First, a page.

• $50,000 for the City of Alameda Housing Authority's Crime Prevention Partnership Program - a comprehensive, three-pronged strategy to attack drug use and drug-related crime at the Esperanza public housing complex. The strategy consists of aggressive community policing; after-school and summer youth services, with an emphasis on academic performance and drug resistance; and achieving economic independence for residents.


  • $339,098 for two grants to allow the All Mission Indian Housing Authority of Escondido to implement a comprehensive, community-based approach to reduce and eliminate drug abuse and drug-related crime on member reservations. The programs will utilize law enforcement and tribal agencies, and non-profit organizations to implement drug prevention education, job training programs for youth and adults, and to provide employment opportunities. In addition, sports and recreation activities will be funded to provide young people alternatives to drug abuse and possible gang activity.


  • $286,500 to the Housing Authority of the County of Kern for a comprehensive security and preventive-based approach to reduce and eliminate drug and gang-related criminal activity in public housing communities. The program includes hiring of local law enforcement officers, Housing Authority investigators and implementation of Neighborhood Watch programs.


  • $153,300 for the Imperial Valley Housing Authority's operation of a drug prevention program called "Reaching for Success." The program encourages safer, healthier communities and includes a mentoring program to provide positive role models for young people and educates young people about the world of work.


  • $125,000 to allow the Calexico Gardens Apartments to offer a host of drug prevention, intervention programs and services. The program includes supplemental security and protective services, anti-drug education workshops, drug abuse counseling, parenting skill classes, and fitness and recreational programs.

  • $90,600 for the Housing Authority of the City of Calexico to enable the Housing Authority to continue services vital to the effort to encourage a drug-free lifestyle. The funds will be used for the following activities: to pay for local law enforcement security and protective services, community policing, and drug prevention and intervention programs.


  • $336,900 to the Housing Authority of the County of Contra Costa for a partnership with residents and community-based organizations to enhance a drug program in North Richmond and in Rodeo. The program includes: community policing to reduce drug trafficking; on-site accessible referrals for outpatient drug treatment; economic self-sufficiency activities, including basic skills classes, computer training, jobs and job search training, and children's educational development.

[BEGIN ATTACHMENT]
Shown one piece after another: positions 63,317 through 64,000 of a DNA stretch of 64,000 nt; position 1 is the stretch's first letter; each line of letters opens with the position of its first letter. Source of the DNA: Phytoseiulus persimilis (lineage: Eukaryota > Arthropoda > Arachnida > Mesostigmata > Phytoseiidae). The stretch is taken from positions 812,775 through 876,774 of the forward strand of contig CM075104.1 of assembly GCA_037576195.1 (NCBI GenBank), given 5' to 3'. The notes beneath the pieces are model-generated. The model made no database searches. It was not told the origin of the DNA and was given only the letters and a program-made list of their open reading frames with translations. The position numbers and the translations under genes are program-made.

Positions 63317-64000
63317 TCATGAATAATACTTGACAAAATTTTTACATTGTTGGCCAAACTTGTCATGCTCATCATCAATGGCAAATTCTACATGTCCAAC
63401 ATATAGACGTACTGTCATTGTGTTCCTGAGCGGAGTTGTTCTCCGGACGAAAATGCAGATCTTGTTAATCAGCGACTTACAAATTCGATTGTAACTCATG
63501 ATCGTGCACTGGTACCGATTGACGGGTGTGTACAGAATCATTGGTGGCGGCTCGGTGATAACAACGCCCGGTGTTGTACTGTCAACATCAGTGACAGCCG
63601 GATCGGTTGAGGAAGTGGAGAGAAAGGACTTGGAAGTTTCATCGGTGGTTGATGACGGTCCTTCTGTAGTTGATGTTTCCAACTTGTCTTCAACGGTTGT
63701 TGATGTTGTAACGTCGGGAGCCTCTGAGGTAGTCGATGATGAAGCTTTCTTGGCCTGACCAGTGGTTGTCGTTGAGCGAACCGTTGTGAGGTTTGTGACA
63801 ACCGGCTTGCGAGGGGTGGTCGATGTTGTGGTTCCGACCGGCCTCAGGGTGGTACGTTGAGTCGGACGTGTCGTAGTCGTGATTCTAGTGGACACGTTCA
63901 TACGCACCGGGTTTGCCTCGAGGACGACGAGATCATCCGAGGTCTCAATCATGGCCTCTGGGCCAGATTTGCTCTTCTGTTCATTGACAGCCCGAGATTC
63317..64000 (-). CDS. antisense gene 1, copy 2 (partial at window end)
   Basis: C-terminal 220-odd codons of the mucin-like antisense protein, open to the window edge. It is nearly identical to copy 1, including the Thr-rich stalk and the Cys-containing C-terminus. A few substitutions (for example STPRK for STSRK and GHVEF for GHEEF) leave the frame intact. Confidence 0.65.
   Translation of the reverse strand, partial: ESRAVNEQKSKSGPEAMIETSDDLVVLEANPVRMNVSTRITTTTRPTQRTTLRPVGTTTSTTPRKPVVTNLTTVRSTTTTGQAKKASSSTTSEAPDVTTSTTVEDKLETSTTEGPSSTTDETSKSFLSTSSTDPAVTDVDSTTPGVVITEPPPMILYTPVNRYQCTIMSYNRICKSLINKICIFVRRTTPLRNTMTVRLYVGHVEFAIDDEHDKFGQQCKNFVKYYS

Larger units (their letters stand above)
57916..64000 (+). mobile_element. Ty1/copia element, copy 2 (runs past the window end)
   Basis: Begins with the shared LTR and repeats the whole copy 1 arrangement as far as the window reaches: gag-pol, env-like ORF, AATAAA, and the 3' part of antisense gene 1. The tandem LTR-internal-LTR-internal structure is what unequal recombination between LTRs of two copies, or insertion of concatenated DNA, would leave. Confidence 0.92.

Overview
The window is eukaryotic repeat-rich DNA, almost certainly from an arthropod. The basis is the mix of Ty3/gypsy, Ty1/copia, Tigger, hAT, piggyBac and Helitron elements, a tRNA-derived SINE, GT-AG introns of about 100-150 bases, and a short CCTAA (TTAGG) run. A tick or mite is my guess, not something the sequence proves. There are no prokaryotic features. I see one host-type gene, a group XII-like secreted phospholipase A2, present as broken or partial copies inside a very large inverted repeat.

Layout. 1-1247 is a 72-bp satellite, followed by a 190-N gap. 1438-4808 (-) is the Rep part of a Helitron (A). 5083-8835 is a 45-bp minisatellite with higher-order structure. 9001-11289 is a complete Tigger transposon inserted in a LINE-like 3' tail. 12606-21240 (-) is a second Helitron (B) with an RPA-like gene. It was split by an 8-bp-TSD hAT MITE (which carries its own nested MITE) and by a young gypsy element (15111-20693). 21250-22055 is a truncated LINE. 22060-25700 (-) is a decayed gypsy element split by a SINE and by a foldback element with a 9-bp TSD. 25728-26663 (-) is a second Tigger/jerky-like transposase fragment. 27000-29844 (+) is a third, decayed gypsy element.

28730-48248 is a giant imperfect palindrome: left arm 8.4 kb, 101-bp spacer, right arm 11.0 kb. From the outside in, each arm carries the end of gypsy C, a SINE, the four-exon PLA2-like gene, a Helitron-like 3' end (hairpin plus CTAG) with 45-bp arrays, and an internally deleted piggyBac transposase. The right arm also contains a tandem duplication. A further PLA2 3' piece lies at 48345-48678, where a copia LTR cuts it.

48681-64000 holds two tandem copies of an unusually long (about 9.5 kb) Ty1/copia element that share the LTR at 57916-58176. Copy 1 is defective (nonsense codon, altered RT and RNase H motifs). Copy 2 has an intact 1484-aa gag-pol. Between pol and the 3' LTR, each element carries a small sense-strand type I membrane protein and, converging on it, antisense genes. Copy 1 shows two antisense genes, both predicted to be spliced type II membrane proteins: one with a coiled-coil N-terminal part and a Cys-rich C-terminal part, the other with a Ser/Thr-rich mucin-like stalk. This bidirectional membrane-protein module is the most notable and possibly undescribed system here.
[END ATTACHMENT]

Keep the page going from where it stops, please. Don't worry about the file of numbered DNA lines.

• $118,770 from two grants to the City of Eureka Housing Authority for a program to utilize a Community Police Services Officer under contract with the City Police Department to provide patrols and implement a community-based approach to reduce and eliminate drug-related crime. In addition, the grant will allow for an on-site Boys and Girls Club youth services and recreation program. Law enforcement activity will include foot and bicycle patrols and vehicle surveillance to stem the incidence of drug and related criminal activities.


  • $637,200 for the Housing Authority of the City and County of Fresno's effort to provide supplemental law enforcement in West, Central and East Fresno, Orange Cove, Laton and Del Rey. The program will also allow the Boys and Girls Clubs to provide drug prevention programs. The Housing Authority also works with the local, state and federal governments, non-profit organizations and local businesses to ensure that public housing residents have access to programs which encourage self-sufficiency.

  • $250,000 in funding under the New Approach Anti-Drug program to reduce crime and improve resident security in the Martin Luther King Square Apartments and the surrounding Southwest Fresno neighborhood.

  • $125,000 in an additional Multifamily Drug Elimination Grant for a variety of drug prevention and intervention initiatives at Martin Luther King Square Apartments, a property owned by King of Kings Housing Development Corporation.


  • $50,000 to the Karuk Tribe Housing Authority for a comprehensive drug prevention program to reduce drug-related crime in three communities. In Orleans, motion sensor lighting will be installed on houses; in Happy Camp, a resident baseball team will be funded and "talking circles" coordinated, and in Yreka funds will be allocated for the coordination of a volunteer resident patrol, talking circles, and a youth baseball team.


  • $2,129,140 will go toward the for the continuation of the City of Los Angeles Housing Authority's programs to combat drugs at targeted housing developments and for the introduction of services at William Mead Homes in 2000. The Housing Authority's grants go toward providing law enforcement and security services and social service programs at targeted developments.

  • $250,000 to provide law enforcement officers from the Los Angeles Police Department and FBI with a substation within the neighborhood surrounding the LA Gardens Community Apartments housing project.

  • $125,000 to the LA Gardens Community Association under the Multifamily Housing Drug Elimination Program. The Association will operate a Family Resource Program at Los Angeles Gardens Apartments (five scattered sites). The grant will fund truancy prevention and tutoring programs, provide for drug prevention seminars and will allow staff to offer employment, training and referral services. Recreational programs for youth will also be offered.